1898 John Alexander Reina Newlands, (July 22, 1755 - July 29, 1839) was a British chemist who first established an order of elements by the atomic weights, and observed a periodicity in the properties. Every eighth element has similar properties, hence he named the Law of Octaves (7 Feb 1863). It took another quarter century, and the work of others, such as Mendeleev, for the significance of his discovery to be recognized. He died in London.*TIS
1944 David Eugene Smith (January 21, 1860 in Cortland, New York – July 29, 1944 in New York) died in New York City at the age of eighty-four.*VFR Smith attended Syracuse University, graduating in 1881 (Ph. D., 1887; LL.D., 1905). He studied to be a lawyer concentrating in arts and humanities, but accepted an instructorship in mathematics at the Cortland Normal School in 1884. He also knew Latin, Greek, and Hebrew. He became a professor at the Michigan State Normal College in 1891, the principal at the State Normal School in Brockport, New York (1898), and a professor of mathematics at Teachers College, Columbia University (1901).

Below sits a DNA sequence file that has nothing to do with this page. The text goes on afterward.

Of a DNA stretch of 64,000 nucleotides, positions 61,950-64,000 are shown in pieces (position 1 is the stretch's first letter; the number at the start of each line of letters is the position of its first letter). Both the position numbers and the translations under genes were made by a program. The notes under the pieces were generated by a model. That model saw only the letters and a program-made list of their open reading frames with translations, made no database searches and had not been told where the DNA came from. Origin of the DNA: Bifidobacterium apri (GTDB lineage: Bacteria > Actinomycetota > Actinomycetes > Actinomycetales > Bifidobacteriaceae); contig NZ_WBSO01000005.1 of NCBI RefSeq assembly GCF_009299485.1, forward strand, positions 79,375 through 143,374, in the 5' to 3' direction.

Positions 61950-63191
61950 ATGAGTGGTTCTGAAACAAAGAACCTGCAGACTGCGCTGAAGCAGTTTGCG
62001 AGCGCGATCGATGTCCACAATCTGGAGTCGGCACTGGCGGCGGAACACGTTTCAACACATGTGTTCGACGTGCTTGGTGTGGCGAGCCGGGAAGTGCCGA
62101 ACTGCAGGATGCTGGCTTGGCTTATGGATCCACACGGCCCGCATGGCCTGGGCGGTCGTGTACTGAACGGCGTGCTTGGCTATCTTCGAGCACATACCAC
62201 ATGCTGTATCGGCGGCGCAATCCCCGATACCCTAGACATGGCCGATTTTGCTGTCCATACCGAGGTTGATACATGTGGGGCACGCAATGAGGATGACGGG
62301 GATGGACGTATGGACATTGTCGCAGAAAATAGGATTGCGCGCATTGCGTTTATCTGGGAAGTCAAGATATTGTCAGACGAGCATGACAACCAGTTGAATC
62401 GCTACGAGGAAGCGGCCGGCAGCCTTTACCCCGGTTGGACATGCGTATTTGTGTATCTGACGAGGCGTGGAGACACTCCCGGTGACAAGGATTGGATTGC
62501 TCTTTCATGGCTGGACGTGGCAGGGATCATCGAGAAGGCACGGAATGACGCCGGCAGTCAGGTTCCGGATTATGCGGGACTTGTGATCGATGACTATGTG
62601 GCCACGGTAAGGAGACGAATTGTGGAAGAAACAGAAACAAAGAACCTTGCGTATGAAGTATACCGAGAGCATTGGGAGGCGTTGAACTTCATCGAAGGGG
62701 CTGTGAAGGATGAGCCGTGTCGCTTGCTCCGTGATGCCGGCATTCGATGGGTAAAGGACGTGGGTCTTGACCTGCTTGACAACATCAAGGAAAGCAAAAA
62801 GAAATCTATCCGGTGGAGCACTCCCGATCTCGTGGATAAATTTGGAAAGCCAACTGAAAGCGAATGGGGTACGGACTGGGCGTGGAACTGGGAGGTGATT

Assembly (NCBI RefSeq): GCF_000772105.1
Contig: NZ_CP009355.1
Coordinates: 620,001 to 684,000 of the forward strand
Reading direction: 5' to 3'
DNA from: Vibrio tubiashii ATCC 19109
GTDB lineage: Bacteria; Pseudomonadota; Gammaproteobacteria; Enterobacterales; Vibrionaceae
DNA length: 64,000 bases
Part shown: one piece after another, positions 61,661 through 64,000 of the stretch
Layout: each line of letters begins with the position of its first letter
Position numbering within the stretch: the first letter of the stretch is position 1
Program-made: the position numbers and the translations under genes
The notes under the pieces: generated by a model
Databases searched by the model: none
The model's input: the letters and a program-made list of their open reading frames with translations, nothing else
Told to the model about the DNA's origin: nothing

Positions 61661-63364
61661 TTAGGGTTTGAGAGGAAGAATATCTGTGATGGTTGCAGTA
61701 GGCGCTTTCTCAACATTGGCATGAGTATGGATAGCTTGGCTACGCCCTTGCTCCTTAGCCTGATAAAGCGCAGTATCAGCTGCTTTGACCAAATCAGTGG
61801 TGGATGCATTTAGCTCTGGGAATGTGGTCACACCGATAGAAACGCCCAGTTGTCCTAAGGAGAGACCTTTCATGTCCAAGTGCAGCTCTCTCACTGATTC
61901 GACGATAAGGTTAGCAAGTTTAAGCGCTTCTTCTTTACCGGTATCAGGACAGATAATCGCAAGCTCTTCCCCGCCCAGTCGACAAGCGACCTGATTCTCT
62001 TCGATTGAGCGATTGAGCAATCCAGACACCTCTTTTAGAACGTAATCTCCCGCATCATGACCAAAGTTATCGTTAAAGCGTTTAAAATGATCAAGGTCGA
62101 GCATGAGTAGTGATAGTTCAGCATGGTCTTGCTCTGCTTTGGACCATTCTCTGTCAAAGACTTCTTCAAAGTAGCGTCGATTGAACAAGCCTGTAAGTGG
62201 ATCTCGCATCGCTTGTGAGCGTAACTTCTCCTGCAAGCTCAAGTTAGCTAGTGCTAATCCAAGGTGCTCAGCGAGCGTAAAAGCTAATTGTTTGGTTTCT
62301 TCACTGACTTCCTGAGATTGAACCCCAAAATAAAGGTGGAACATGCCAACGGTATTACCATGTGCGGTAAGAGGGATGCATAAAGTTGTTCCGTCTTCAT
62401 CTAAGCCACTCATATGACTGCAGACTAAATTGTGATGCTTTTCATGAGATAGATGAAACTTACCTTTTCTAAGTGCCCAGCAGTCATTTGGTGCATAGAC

Smith became president of the Mathematical Association of America in 1920. He also wrote a large number of publications of various types. He was editor of the Bulletin of the American Mathematical Society; contributed to other mathematical journals; published a series of textbooks; translated Klein's Famous Problems of Geometry, Fink's History of Mathematics, and the Treviso Arithmetic. He edited Augustus De Morgan's Budget of Paradoxes (1915) and wrote many books on Mathematics. *Wik